After the space-trip of “Hail Bop” and Heath Robinson-style charm of “Default” from the first album, Born Under Saturn starts in much more ominous fashion with the quaking footsteps of “Giant” and tectonic rumble of “Shake and Tremble”. It was a deliberate dramatic entrance, Maclean admits. “We wanted something that had a bit of weight and tension behind it, but we hadn’t thought of it until we had to sequence the tracks.” Dixon, along with Neff one of the band’s key lyricists, was inspired by the pair’s trip to the Italian volcanic island of Stromboli. “It’s constantly erupting, a background presence. You walk down the street and you hear it.”

These tracks certainly balance the caffeinated piano-house riff that leads “Pause Repeat”, though elsewhere you find the band’s more sinister side. “Found You” tells the grim tale of someone realising the enormity of a Faustian pact, while “Shot Down” follows the parallels between a relationship gone sour and a pair of criminals that has been double-crossed. Maclean claims that inspiration may have come from the group messing in the recording studio with Ouija boards, though also refers back to his and Grace’s time composing music for a Royal Shakespeare Company production of a bloody revenge tragedy, John Webster’s The White Devil.

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Django Django at their rehearsal rooms near Seven Sisters, London

“Between us, certainly me, Jim and Tommy, we read a lot of occult, macabre books. I’ve been heavily into that stuff since I was a kid. Around the time of “Found You” we were watching [Forties fantasy film] The Devil and Daniel Webster, a take on Faust. With a lot of these things, it’s books, films and conversations that dictate direction in the studio that night. And with The White Devil, our heads had been in that gothic tragedy, so that seeped into our songwriting.”

While the SNP may be disappointed to hear that Django Django are far from planning a political, Manic Street Preachers-style, anthem, the party enjoyed vocal support from Maclean in last year’s 2014 independence referendum campaign and the run-up to the party’s overwhelming success in this year’s General Election. Although only he and Grace are Scottish, the foursome are often referred to as such, which the others take lightly. Dixon bluffly shrugs: “It’s the same with Franz Ferdinand, only two of them are Scottish.”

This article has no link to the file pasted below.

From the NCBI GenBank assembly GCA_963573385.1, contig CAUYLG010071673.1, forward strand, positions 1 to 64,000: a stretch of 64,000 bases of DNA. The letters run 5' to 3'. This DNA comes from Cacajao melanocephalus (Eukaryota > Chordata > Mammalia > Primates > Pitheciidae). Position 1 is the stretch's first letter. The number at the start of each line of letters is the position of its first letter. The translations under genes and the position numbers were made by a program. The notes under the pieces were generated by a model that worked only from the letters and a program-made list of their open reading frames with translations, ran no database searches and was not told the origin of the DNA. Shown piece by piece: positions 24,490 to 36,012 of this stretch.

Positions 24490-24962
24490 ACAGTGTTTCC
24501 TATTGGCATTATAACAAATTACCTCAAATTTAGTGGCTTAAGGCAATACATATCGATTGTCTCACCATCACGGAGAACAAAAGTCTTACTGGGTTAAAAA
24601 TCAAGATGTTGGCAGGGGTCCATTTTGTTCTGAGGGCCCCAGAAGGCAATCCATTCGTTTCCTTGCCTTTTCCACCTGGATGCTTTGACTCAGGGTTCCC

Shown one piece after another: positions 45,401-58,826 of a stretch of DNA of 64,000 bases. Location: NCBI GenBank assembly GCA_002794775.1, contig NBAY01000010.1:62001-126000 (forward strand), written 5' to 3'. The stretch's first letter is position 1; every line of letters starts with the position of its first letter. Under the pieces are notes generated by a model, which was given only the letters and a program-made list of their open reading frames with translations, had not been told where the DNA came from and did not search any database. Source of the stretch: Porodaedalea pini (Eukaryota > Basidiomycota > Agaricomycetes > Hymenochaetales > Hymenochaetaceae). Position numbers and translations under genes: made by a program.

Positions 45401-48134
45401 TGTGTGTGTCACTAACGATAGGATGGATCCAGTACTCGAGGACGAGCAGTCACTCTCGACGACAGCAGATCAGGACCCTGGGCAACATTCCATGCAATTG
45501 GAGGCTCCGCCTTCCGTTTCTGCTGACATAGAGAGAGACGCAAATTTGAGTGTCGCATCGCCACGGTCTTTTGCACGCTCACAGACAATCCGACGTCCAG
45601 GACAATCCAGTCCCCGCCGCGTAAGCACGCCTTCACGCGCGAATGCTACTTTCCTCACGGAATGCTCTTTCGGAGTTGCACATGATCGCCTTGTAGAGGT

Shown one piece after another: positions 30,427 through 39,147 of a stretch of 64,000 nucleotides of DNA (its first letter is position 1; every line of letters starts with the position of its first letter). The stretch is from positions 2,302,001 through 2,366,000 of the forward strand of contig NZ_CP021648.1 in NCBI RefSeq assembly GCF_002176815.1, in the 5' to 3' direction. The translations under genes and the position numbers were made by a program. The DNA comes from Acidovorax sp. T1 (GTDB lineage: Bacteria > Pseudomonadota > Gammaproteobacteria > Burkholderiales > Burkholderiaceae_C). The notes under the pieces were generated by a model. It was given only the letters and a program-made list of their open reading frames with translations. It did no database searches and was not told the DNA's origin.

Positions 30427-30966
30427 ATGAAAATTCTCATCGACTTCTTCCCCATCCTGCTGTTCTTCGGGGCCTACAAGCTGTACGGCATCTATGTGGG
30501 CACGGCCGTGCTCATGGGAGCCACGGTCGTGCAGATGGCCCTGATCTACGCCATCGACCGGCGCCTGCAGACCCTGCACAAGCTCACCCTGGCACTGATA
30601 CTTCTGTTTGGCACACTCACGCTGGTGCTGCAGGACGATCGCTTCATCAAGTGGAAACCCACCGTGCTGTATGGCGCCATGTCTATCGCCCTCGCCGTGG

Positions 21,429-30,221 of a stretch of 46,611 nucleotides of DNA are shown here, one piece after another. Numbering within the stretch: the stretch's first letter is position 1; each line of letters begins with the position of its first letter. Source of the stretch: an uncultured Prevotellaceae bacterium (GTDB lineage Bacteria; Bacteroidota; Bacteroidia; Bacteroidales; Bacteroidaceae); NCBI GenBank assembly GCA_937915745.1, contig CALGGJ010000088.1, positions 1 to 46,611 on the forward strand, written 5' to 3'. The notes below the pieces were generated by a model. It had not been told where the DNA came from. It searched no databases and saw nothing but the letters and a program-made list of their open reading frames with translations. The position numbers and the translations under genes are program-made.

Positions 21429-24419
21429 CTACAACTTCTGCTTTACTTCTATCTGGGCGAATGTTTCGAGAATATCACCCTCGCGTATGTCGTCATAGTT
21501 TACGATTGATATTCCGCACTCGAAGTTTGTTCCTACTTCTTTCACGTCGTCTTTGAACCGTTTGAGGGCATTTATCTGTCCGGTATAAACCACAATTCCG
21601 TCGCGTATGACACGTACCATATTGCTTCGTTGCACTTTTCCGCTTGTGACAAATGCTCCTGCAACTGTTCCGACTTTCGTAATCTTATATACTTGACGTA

“It’s good we have a foot in every camp,” the affable Neff beams. Maclean is more interested in the political differences between his home country and England than any nationalist fervour, seeing Jeremy Corbyn’s success as a sign that the nations could still bond.

Vincent Neff, front man with Django Django, performs on the John Peel Stage at the Glastonbury Festival

“It is important that, if the United Kingdom sticks together, it finds its left-wing voice again – and that’s important for Scotland as well. I would rather the UK stayed the UK and became a socialist country. It’s split only because people in Scotland can’t really see that happening, especially after they felt screwed over by Labour. When I was younger the SNP were such a fringe party, it was only after Iraq and Afghanistan that they started to gain a stronghold, as the new left and the new voice of Scotland.”

Now the band are looking forward to finishing touring in February and returning to the studio. After learning to work more collaboratively for Born Under Saturn, they are keen the third album arrives much more quickly, Maclean explains.

“We’re dying to make another album already. Concentrating on being a good live band had a bit of an impact on this record, but not as much as I would have liked. We had no time to record or jam, but enough to know how to do it better next time. And a lot of stuff on this album was a hangover from the first that didn’t get finished or had been on people’s phones or hard drives for four years. Now it feels like a clean slate. We can do whatever we want.”

Whether that includes a kitchen-sink dirge remains to be seen.

Django Django tour the UK from December 2